November 30, 2018

Why the uninsured rate among US children just rose for the first time in nearly a decade

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    The number of U.S. children without health insurance has increased for the first time in nearly a decade, according to a report released Tuesday by Georgetown University's Center for Children and Families.

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    About the report

    Georgetown's University's Center for Children and Families has been tracking health insurance among U.S. children since 2008, when 7.6 million children, or about 10% of all kids, were uninsured. For the latest report, Georgetown researchers analyzed data from the U.S. Census Bureau.

    Findings

    According to the report, an estimated 3.9 million U.S. children ages 18 and younger—or 5% of all kids—lacked health covered in 2017. The report noted the 2017 figure is up by about 276,000 children from 2016, when the uninsured rate among children reached a historic low of 4.7%.

    According to the report, the biggest declines occurred among children who had been enrolled in Medicaid and Affordable Care Act (ACA) exchange plans. Joan Alker, co-author of the report and executive director of Georgetown's Center for Children and Families, said the percentage of children enrolled in employer-sponsored health coverage rose in 2017, but not enough to offset coverage losses in Medicaid and exchange plans.

    The report noted that the percentage of uninsured children did not significantly fall in any state, but nine states experienced statistically significant increases, including Florida, Georgia, Massachusetts, Ohio, South Carolina, South Dakota, Tennessee, Utah, and Massachusetts.

    South Dakota experienced the biggest negative change, with the percentage of uninsured kids rising from 4.7% in 2016 to 6.2% in 2017. Texas had the largest percentage of uninsured children in 2017 at 10.7%, or about 835,000 kids.

    According to the report, states that did not expand their Medicaid programs under the ACA saw the uninsured rate nearly triple among children.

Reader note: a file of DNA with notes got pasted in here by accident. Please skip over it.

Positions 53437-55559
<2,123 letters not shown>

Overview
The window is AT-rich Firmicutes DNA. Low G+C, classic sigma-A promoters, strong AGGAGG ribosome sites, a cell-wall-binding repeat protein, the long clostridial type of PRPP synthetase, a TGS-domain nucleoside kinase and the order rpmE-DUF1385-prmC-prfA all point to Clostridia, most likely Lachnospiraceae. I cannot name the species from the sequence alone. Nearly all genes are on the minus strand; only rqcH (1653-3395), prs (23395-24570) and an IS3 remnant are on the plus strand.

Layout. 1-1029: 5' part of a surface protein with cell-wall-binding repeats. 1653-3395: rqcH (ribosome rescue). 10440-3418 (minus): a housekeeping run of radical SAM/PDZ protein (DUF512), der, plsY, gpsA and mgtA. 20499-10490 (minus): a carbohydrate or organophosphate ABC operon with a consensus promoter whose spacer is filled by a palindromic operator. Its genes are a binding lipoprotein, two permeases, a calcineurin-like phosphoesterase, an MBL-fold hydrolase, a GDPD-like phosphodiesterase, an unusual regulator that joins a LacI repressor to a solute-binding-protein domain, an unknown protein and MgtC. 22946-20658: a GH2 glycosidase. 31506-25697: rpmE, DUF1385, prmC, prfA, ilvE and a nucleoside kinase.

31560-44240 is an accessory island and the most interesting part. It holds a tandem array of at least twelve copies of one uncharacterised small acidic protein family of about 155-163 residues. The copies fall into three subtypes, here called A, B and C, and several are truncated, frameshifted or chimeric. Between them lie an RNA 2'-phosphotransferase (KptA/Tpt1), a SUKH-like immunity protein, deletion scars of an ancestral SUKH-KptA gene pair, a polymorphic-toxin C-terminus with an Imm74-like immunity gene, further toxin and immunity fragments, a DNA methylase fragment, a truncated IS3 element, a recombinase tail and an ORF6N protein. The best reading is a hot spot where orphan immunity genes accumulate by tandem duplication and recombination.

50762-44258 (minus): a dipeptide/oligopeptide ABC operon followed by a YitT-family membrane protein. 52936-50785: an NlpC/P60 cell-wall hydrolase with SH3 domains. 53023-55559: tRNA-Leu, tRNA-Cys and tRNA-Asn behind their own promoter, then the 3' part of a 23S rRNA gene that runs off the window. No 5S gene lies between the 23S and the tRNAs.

Why the downturn?

    According to NPR's "Shots," the percentage of children who were uninsured did not grow at a statistically significant rate, but the decline is still "striking" because it occurred during a time of economic growth.

    Alker explained the key to getting children enrolled in coverage is to raise awareness about coverage options among parents. But last year, Congress allowed funding for CHIP to lapse, causing some states to send warning letters to families that coverage could be frozen. That, coupled with news about GOP efforts to repeal the ACA and funding cuts for open enrollment outreach, could have led to consumer confusion, "Shots" reports.

    Alker and other children's health advocates said the decline also could be due to policies targeting immigrants that were implemented under the Republican-controlled Congress and the Trump administration.

    The report noted that about 25% of children under age 18 who live in the United States have a parent who is an immigrant, and recent policy changes could make these adults more hesitant to enroll their children in coverage. "Several policies targeting immigrant communities are likely deterring parents from enrolling their eligible children in Medicaid or CHIP despite the fact that most of these children are U.S. citizens," the report stated.

    The report authors predicted the number of children without coverage could rise if the Trump administration finalizes a proposal known as the "public charge" rule, which would make it more difficult for non-citizens to enter the United States or become permanent U.S. residents if they receive or are likely to receive any of a wide range of public benefits, including Medicaid and Supplemental Nutrition Assistance Program benefits.

    The Medicaid and CHIP Payment and Access Commission has estimated up to 4.9 million individuals could leave Medicaid if the rule is finalized, and Modern Healthcare reports that would cause uncompensated care costs to rise at pediatric hospitals (Galewitz, "Shots," NPR/Kaiser Health News, 11/29; Dickson, Modern Healthcare, 11/29).

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